You are a Manager at the Netherlands Foreign Investment Agency (NFIA) in New York City. What exactly do you do?
‘I’ve been working for the Ministry of Economic Affairs in New York City for almost five years now. We aim to help US companies with international expansion into the European market. Clearly, we try to make a case that the Netherlands is the ideal gateway to the European market.
My work focuses on building relationships with innovative companies and introducing them to potential Dutch partners and ecosystems. We do this with the aim of creating high-quality jobs in the Netherlands and further strengthening our knowledge economy.’
Is there anything you remember from your student days at our faculty that you still use in your work? If so, how?
‘If I had to name a general lesson from my uni days that’s stuck with me, it’s to always critically analyse a situation from different sides. This is something I learned, experienced and tried to apply throughout my studies, both in the lecture halls and beyond. I have found that this attitude helps hugely in performing my current job successfully, where there are often a lot of different interests.’
Do you have any advice or tips for current students?
‘It’s tough not to fall into clichés here, but study what you like and, most of all, try to pay attention to and spend time on doing what you find interesting outside studies. When I look back on my uni days, a hugely important part of what I learned was also a direct result of my experiences. Like at the ismus study association, where I got to be on the board for a year. I made friendships that were immensely valuable and still are today during my student days - even though we almost all live in other countries - eight years after I graduated.’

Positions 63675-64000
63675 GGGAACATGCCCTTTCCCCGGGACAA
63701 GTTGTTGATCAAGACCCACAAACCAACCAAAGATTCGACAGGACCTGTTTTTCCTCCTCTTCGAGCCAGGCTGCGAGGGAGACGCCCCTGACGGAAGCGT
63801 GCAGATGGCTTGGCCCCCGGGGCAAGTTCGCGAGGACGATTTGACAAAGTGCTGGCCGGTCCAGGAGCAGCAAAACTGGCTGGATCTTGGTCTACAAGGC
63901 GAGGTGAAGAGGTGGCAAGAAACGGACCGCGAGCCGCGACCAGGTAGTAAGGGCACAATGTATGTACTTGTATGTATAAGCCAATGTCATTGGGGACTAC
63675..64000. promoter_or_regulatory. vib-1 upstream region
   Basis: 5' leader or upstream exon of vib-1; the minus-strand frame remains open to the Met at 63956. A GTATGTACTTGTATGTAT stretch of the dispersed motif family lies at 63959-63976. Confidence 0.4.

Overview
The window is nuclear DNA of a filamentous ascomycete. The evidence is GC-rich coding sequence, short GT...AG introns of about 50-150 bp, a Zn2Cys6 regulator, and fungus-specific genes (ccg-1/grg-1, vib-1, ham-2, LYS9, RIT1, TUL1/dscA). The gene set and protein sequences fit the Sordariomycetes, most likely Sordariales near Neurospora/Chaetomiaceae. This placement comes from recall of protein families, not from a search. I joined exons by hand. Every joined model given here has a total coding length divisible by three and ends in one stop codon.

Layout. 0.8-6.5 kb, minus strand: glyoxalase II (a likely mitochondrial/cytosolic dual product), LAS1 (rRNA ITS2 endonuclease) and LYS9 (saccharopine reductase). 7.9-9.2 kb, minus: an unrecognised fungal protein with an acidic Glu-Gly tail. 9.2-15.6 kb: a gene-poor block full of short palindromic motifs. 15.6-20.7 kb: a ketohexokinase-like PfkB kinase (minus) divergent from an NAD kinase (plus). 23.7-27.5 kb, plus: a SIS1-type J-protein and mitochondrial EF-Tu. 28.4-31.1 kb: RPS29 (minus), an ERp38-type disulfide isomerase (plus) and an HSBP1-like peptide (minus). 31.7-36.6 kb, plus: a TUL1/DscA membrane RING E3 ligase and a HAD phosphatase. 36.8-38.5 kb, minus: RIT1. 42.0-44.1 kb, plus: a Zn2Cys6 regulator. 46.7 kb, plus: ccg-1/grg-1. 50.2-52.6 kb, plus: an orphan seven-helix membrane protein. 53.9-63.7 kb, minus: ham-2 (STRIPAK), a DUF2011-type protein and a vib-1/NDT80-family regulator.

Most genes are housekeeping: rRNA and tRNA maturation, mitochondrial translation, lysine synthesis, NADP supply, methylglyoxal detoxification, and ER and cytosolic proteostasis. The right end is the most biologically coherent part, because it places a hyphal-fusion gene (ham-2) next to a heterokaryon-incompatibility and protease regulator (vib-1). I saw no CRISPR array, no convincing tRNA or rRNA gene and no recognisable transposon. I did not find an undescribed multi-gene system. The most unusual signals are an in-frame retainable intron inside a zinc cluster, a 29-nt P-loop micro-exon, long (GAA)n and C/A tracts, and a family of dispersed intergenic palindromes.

Finally, could you finish the following sentence, please? ‘Over the next five years, Nijmegen School of Management should focus on...
... continuing in the enormously positive direction of further internationalising the faculty. Particularly in studying Political Science and International Relations, ‘feeling’ the international influence also during lectures is indispensable. Former classmates of mine have ended up in international environments, almost without exception, and gaining that experience during your studies as well is of tremendous value.’